These are the top space stories this week from Space.com.
NASA's Hubble Space Telescope launched in 1990 and has taken some of the most stunning photographs of the universe around us.
Related Topics: Stars and Galaxies
Two NASA astronauts are working outside the International Space Station today and you can watch their 6.5-hour spacewalk live here.
Crew Dragon could carry astronauts to the International Space Station in the first quarter of next year, if testing continues to go well.
Ten years ago today (Oct. 9), NASA slammed a hunk of space junk into the moon, forever changing our perception of Earth's nearest neighbor.
NASA is continuing to take steps to encourage companies to explore space station developments, both on the International Space Station and beyond.
This photo from the Hubble Space Telescope shows the spiral galaxy NGC 3717, a dusty swirl of stars about 60 million light-years away.
One of NASA's two hired rides to the moon's surface is tackling a host of milestones leading up to a July 2021 launch and looking ahead to future flights.
Japan may join NASA in the American agency's push to bring humans to the moon, NASA said in a statement.
NASA Administrator Jim Bridenstine stopped by the University of North Dakota on Sept. 4 to check out its spacesuits and possibly, recruit help for his looming moon deadline.
NASA anticipates having to buy yet more seats aboard Russian Soyuz spacecraft next year, according to media reports.
NASA is funding more than a dozen technology projects that could aid exploration of the moon and Mars, focusing on issues including cryogenics, energy production and independent mobility.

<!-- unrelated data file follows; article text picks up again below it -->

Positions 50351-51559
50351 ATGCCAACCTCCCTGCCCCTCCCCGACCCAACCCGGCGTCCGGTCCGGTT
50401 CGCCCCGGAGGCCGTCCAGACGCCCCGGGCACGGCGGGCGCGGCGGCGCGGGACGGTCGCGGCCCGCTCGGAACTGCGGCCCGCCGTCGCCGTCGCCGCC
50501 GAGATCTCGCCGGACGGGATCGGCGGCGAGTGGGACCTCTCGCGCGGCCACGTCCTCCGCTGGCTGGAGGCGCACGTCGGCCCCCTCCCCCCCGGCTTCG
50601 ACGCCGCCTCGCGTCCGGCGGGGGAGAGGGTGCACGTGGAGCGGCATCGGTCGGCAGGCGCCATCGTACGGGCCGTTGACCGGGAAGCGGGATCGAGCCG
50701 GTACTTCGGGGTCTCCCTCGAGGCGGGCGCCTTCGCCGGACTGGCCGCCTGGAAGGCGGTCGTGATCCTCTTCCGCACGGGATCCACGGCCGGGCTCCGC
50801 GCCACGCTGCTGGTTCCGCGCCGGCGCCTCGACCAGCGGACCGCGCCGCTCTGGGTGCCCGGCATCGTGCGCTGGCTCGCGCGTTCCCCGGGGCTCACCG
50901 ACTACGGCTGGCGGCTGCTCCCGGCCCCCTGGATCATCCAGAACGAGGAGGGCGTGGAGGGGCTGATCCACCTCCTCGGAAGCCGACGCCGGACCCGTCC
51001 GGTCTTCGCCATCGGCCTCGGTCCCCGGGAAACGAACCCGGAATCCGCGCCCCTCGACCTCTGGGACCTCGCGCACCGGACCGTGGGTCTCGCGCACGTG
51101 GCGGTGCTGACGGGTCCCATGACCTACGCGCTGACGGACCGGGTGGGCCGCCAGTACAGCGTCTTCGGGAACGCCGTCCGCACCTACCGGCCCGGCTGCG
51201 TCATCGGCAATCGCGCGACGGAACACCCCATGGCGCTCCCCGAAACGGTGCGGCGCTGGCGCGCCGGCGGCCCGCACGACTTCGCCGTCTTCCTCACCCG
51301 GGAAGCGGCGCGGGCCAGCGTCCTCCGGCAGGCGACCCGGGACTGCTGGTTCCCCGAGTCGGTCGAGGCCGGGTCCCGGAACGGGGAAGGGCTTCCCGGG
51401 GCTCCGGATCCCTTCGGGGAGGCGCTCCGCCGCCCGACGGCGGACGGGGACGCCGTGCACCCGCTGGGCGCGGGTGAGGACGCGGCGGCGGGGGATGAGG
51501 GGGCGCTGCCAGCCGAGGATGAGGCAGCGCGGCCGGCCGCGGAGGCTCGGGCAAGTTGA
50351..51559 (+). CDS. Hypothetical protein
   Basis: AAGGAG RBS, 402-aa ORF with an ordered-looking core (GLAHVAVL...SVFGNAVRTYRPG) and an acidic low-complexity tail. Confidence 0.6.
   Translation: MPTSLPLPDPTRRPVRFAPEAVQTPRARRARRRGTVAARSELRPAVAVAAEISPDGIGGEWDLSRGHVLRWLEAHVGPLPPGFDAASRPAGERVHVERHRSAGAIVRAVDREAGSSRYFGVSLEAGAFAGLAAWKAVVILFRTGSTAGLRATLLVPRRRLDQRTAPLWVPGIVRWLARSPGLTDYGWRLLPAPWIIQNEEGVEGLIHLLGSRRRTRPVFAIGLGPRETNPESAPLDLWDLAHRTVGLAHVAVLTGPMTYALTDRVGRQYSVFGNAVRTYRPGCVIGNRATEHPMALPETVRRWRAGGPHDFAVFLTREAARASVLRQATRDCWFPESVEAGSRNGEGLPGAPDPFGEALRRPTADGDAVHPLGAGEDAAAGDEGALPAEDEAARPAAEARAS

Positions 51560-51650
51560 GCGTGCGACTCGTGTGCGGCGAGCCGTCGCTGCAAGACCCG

NASA recently tasked a company to open production on the spacecraft that will bring astronauts to the moon as part of the Artemis program.
It looks like just a barren moonscape of craters, but somewhere in this image is a hunk of metal and electronics that carried a country's hopes of lunar science.
In a turn from the agency's original plan, NASA has awarded a contract for a second mobile launcher to be built at Kennedy Space Center.
The United States Mint will memorialize the first teacher who lifted off for space with a 2021 coin that will help continue her mission of science education.
Earth will soon lose a key tool in the fight to spot potentially hazardous asteroids — and NASA has decided to fund a custom-built replacement.
President Trump said the U.S. space program is doing tremendous work with commercial companies to eventually send NASA astronauts Mars.
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